Hear ye, hear ye, make way for the greatest show on Earth.
No, not the circus. PETA says it is passé. We’re talking about March Madness. It is upon us.
NCAA basketball is very big. From selection arguments to leftover debates, it runs for three weeks and more. It is bigger than the Super Bowl and World Series combined. It consumes many of us. Productivity lags. Corporate losses will be roughly $1.9 billion while we are distracted. Brackets, hearts and TV fronts will get broken.
Even if it is casual, dollar limit, betting is the in-thing. And cheering. And consternation.
Sixty-eight teams were invited. That crowd shakes down to the Final Four, greatest Saturday in sports. It is at least phenomenal and maybe fantastic and marvelous, too. The mountaintop awaits. Unbridled passion peaks, even though the show always ends badly for all but one team.
The tournament is compelling. For a little while, we can forget the dark underbelly, cheating in recruiting, even the FBI investigation of shoe people, coaches, agents and bribery. Basketball is so beautiful and there is nothing like the ultimate triumph, one shining moment, cut down the nets.
This time of year, for the rest of the way, basketball is real serious stuff. Boys of the street will tell you it ain’t just hangin’ around, doing corner jive.
Inspirational coaching quotes provide perspective:
“What you lack in talent can be made up with desire.”
“Believe that every rebound, every loose ball has your name on it.”
“There are only two options regarding commitment. You’re either in or you’re out.”
“The only important statistic is the final score.”
“Never give up. Never, ever give up.”
March Madness is sometimes unfair. One little piece of bad luck, a missed layup, an unfortunate turnover, an erroneous call, can completely undo brilliant strategy, months of hard work, years of preparation, a lifetime of dreams.
The tournament is brutally blunt. No do-overs. Survive and advance. Lose and go home.
It is also the stuff of miracles and magic. Just think about last year, Loyola-Chicago and that beloved good-luck charm, Sister Jean Dolores Schmidt, age 98.
University of Maryland-Baltimore County has some believers. The Retrievers, 20.5-point underdogs, became the first No. 16 seed in forever to knock off the tournament favorite. Audacity personified. Virginia took the fall. It was glorious for little guys everywhere.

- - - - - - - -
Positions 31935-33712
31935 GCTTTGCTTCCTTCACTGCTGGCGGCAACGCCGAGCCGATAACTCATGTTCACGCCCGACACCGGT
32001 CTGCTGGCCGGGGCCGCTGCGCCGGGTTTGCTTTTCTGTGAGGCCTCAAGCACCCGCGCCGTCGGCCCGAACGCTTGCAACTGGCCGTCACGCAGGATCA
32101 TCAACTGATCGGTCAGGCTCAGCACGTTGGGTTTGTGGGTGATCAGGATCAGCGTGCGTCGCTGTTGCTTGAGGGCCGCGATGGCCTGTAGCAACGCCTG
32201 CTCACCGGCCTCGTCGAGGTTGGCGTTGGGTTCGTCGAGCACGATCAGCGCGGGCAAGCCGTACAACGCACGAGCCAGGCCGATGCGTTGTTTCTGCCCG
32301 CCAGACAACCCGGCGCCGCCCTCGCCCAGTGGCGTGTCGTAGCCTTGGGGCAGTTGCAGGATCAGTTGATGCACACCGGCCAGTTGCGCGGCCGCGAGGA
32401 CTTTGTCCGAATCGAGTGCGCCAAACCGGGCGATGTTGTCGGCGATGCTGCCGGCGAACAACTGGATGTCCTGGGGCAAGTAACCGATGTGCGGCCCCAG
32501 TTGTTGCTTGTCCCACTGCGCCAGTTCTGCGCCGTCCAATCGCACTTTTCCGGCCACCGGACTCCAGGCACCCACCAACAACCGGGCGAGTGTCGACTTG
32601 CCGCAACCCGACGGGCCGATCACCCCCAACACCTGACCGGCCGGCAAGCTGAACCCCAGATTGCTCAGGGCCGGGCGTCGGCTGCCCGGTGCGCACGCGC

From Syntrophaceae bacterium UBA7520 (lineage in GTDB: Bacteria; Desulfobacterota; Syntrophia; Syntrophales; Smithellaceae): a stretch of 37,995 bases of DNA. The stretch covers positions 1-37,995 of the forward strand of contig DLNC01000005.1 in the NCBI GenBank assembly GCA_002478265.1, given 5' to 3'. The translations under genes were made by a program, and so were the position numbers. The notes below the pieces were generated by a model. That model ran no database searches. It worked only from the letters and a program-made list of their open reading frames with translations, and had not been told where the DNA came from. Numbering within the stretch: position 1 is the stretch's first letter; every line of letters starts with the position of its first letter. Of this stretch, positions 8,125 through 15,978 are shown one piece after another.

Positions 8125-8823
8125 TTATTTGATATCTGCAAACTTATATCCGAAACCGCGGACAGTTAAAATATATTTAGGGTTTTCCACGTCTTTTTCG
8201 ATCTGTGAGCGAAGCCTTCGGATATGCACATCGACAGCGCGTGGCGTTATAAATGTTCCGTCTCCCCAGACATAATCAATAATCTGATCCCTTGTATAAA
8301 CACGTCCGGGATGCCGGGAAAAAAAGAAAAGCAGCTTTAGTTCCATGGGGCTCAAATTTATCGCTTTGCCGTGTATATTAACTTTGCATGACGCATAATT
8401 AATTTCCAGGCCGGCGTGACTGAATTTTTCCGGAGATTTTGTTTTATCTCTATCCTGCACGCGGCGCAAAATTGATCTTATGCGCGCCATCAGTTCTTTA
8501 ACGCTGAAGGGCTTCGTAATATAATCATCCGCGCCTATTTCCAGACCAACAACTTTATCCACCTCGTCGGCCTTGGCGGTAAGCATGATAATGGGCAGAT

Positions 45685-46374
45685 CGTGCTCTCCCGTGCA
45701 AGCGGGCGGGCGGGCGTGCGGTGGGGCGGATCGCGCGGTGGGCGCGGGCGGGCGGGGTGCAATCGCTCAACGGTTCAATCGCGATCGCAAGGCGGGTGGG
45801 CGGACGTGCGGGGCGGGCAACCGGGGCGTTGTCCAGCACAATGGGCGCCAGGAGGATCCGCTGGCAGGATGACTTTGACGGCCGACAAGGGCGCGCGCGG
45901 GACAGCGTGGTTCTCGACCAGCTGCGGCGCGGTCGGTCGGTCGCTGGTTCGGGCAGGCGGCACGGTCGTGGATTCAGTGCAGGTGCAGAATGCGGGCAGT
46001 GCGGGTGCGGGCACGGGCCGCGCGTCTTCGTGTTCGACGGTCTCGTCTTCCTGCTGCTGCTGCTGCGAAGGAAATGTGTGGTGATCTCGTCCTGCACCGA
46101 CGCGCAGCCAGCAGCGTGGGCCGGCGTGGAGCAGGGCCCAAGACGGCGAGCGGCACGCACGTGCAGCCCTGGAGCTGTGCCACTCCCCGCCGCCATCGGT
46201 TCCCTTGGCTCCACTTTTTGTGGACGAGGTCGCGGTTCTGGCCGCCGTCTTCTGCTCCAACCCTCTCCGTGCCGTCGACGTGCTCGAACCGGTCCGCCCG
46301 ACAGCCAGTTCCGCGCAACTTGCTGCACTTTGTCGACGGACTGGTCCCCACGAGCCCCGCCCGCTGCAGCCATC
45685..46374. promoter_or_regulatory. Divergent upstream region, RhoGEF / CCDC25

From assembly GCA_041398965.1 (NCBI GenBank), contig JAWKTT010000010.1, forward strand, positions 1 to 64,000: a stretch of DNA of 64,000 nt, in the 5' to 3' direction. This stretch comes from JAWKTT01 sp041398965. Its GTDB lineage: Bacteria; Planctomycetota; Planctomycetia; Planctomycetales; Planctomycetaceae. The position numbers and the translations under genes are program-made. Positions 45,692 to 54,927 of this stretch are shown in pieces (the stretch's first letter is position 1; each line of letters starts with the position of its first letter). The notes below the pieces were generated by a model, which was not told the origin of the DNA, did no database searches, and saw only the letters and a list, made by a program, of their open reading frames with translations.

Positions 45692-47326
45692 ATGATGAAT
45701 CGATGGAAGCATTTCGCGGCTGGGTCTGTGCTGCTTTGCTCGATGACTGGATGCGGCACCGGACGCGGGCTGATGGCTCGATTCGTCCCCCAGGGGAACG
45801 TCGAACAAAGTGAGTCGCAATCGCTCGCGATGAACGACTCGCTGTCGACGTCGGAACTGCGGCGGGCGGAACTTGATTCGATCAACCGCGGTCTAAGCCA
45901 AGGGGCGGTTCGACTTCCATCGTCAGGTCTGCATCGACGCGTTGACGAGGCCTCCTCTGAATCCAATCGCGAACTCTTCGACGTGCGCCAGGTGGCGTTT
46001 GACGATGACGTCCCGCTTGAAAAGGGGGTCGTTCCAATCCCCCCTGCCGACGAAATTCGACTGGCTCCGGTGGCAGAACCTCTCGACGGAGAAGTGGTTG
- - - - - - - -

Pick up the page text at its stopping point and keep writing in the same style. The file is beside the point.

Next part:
It has been said that basketball is truly an amazing game. Fans want to coach. Coaches want to officiate. Officials want to just stand around and watch. Sometimes they go to the monitor for more face time.
Because of a really great group, Rick Barnes, Grant Williams, Admiral Schofield and Jordan Bone, Tennessee is in, second seed, south regional, Columbus, Ohio.
Is Columbus now in the south?
The Vols come out to play on Friday against the toothpaste team. Taste may be questionable but Colgate can shoot the three-ball. Beware.
Unfairly again, the tournament is the real season, the main event. New start. It is now supposedly OK to forget the humbling loss to Auburn. I choose to count the 29 victories.
The Vols have a critical element for tournament play: good guards. Unfortunately, they lack great size and superior depth. Odds on prevailing are long, but the players keep saying their goal is the championship. Getting close would cover new ground.
Tennessee has been a minor part of previous madness 21 times. The long-ago format permitted only league champs. Kentucky most often represented the SEC. Tennessee had a few highlights. Alas, the overall record is 20-22.
The Vols scored 121 against Long Beach State in 2007. They got only 48 against Virginia in 1981.
Tennessee took down 53 rebounds against Eastern Kentucky in 1979. They were also foul-prone, 29 against Notre Dame and Furman. The Vols had six turnovers in the high-speed Long Beach game and 26 against Syracuse in 1977.
Bernard King was injured but Ernie Grunfeld scored 36 in a stunning loss to VMI in 1976. This was long before the three-point shot.
Jarnell Stokes had 18 rebounds against Mercer in 2014. Bert Bertelkamp had 16 assists against Maryland in 1980. King scored 23 and had 12 rebounds in the infamous Syracuse game.
Four-seed Tennessee suffered a humiliating loss to Southwest Missouri State, 81-51, in 1999. The Vols hit 29.5 percent.
There was a close shave at Greensboro in 2006. The Vols, seeded second, needed a last-second jumper from Chris Lofton to defeat No. 15 Winthrop, 63-61.
Big win in St. Louis in 2010 – 76-73 over two-seed Ohio State. Brian Williams tipped one in with 32 seconds remaining. Bobby Maze hit a pair of late free throws. J.P. Prince blocked the Buckeyes’ final shot.
Bad loss in Bruce Pearl’s final game – 75-45 to Michigan.
How far have the Vols advanced? UT has made seven trips to the Sweet 16. In 2010, Pearl led the orange team to the Elite Eight, an adventure that ended with a one-point loss to Michigan State. That is the nice way of saying Tennessee has never been to the Final Four.
Marvin West welcomes reader comments or questions. His address is firstname.lastname@example.org